• Don’t dry clean things if you can help it. I hand wash with shampoo or Eucalan all my woolens and silks and hang them to dry or just use the “spin cycle” on my gentlest washer setting and then hang them to dry. Clothes last much longer without all the dry cleaning chemicals.

    You can “dry clean” them at home. Toss them in the dryer on a medium (“cotton”) 30 minute cycle with a very wet rag. Use a home dry-cleaning bag if you have one, if not put the item/s – two to three – in a pillow case and tie it shut with the wet rag inside. The clothes will get steamed and free of odors, etc.

    If you don’t want to wash something, put it a plastic bag in the freezer for a day or two. Kills odor causing bacteria.

  • I am a big fan of steaming. I have a travel sized Jiffy steamer which is wonderful as I don’t love ironing.
    Thanks for your other tips!

  • I use Radiant Black Wash for my coloured clothes (supermarket top shelf) & use these pegs to keep the hangers on the line while I’m at work -they are up to a bit of wind!
    I also have a fatter version for the hangers that don’t fit in the small hole-they are actually designed for people with arthritus, but cant find the link at the moment.

  • Great advice.
    One more thing — I use a special, very gentle alcohol-free detergent designed for bras and other garments with Lycra/spandex/nylon for nearly everything I launder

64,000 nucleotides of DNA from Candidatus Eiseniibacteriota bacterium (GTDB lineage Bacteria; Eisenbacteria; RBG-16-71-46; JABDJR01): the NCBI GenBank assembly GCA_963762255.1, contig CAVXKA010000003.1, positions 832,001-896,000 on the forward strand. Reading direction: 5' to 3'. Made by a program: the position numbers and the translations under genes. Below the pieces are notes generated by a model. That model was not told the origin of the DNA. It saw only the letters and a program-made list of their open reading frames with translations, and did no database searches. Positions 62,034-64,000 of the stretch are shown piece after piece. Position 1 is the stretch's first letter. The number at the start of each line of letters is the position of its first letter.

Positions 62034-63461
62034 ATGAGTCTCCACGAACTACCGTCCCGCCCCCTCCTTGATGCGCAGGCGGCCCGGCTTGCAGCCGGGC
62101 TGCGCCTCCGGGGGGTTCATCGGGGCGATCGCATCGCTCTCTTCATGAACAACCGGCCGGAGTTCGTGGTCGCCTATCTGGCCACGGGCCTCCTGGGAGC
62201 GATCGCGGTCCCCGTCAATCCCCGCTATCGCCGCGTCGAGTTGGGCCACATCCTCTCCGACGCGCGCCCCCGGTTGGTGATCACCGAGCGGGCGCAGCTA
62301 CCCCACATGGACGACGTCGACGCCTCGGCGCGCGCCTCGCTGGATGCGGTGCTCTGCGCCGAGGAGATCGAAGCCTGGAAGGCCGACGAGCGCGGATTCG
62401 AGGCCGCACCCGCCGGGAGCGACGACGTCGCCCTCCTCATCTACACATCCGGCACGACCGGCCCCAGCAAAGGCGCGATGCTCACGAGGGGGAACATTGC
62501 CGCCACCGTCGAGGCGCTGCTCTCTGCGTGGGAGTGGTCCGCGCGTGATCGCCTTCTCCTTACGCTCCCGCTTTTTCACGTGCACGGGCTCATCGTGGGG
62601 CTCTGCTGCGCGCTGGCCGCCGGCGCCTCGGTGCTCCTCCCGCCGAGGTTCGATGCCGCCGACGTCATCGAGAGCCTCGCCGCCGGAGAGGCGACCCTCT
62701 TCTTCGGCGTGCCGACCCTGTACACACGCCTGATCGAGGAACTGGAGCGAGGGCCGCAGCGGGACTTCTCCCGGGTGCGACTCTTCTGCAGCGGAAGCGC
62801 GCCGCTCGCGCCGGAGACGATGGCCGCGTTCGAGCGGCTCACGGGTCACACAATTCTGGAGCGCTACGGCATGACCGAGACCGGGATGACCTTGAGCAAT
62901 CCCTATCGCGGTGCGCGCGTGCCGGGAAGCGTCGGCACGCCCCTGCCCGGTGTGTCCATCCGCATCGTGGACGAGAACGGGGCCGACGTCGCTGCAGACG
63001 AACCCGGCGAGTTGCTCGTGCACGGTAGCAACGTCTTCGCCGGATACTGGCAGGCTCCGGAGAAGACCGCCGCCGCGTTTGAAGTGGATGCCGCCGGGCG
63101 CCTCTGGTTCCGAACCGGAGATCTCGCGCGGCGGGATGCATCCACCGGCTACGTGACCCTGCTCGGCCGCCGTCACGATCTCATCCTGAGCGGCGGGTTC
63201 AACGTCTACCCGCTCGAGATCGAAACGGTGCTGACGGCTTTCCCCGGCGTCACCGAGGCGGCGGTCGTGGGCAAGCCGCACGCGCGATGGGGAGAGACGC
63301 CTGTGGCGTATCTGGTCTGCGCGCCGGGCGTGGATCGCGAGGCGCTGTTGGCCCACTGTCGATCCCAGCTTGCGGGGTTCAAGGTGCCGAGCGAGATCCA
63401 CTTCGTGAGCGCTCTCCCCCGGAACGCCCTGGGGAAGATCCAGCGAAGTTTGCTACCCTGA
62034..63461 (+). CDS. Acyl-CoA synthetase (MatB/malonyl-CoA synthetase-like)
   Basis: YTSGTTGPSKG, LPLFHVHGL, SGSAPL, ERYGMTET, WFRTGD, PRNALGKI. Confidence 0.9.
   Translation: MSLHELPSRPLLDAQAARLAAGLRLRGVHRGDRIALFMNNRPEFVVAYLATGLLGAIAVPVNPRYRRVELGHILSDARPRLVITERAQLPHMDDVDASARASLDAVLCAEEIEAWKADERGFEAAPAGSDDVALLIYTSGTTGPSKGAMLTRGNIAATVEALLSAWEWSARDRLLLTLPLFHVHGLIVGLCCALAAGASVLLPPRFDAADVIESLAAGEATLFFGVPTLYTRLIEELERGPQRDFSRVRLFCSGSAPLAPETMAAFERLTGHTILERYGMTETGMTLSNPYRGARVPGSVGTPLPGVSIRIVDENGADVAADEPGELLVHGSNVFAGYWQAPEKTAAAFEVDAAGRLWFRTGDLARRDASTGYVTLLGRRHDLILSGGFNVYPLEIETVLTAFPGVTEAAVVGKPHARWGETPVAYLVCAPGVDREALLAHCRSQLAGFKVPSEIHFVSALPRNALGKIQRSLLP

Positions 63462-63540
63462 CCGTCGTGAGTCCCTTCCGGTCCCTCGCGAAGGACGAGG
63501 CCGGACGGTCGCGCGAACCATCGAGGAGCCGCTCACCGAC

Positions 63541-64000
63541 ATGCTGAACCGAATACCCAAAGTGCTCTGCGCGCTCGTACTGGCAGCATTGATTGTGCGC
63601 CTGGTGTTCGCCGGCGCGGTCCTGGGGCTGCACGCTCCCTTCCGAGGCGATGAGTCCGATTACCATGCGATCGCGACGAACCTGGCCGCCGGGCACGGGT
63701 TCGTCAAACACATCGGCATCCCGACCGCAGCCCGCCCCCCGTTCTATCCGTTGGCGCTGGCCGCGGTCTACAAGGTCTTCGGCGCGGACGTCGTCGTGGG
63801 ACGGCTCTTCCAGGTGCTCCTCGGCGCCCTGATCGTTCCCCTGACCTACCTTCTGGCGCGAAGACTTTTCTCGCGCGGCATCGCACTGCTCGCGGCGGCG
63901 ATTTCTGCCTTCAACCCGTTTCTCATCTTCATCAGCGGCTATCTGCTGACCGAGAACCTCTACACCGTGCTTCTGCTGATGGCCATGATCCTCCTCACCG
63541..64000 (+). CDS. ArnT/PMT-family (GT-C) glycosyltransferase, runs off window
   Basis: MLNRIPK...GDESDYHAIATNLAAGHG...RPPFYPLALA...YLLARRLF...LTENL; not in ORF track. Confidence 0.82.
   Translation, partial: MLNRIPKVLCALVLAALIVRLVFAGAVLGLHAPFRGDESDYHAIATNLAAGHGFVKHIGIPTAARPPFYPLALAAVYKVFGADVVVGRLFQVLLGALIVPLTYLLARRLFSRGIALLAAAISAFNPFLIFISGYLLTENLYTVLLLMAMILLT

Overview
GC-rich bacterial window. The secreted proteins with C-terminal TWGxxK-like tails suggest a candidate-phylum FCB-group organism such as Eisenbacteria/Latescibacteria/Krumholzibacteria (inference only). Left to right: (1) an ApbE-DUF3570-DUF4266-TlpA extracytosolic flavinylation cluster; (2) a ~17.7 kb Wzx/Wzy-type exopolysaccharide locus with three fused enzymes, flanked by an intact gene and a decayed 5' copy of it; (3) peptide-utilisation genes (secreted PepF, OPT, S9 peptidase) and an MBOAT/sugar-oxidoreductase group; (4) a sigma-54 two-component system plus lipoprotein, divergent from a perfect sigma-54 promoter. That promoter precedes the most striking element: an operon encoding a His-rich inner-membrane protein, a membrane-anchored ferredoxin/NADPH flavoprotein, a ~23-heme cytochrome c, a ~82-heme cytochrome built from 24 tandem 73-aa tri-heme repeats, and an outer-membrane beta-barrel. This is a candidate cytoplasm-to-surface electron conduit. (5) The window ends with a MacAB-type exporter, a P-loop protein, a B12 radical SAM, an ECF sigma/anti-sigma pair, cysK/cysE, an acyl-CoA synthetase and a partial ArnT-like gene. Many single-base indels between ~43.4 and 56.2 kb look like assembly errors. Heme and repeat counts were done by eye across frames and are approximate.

Good brands are DREFT, FOREVER NEW,
    Doing that, combined with almost never putting my nice stuff in the dryer, significantly extends the life of even my cheaper clothing.

    The special detergent seems pricey, but you don’t have to use very much per load. I use about a teaspoon, if that.
    Also, I find I save money because clothes last longer.

  • I’ve had terrible luck, though, with those dryer bag/dry cleaning at home products.
    My dryer is probably too hot, even on low.

  • I use the slow spin setting on my washing machine for all my clothes. Yes, they come out still quite damp but I live in a dry climate and thus the clothes will dry by day’s end, and most creases will have dropped out. I wash all clothing in cold water and on gentle or delicate settings. I opt to hand wash the very delicate items and also my bras. Again, in the dry desert climate, I know they will drip dry. In the rainy weather, all the clothes will get hung up under the verandah. If they’re not dry by sunset, I bring them in and hang them up inside, somewhere with lots of air circulating about them. I avoid irons.

  • I buy a bottle of de-wrinkle spray. Right now I am using Downy Anti-Wrinkle. It’s cheap and lasts forever. If I have some bad wrinkles I give the item in question a few sprits, run my hand over the wrinkles to smooth them out, hang it on a hanger and it’s ready to wear.

    I haven’t had any issues with it damaging any clothes that are made with a cotton blend. I wouldn’t recommend it for delicate fabrics like silk, if you insist I’d try a small patch somewhere it can’t be seen before you spray the entire garment.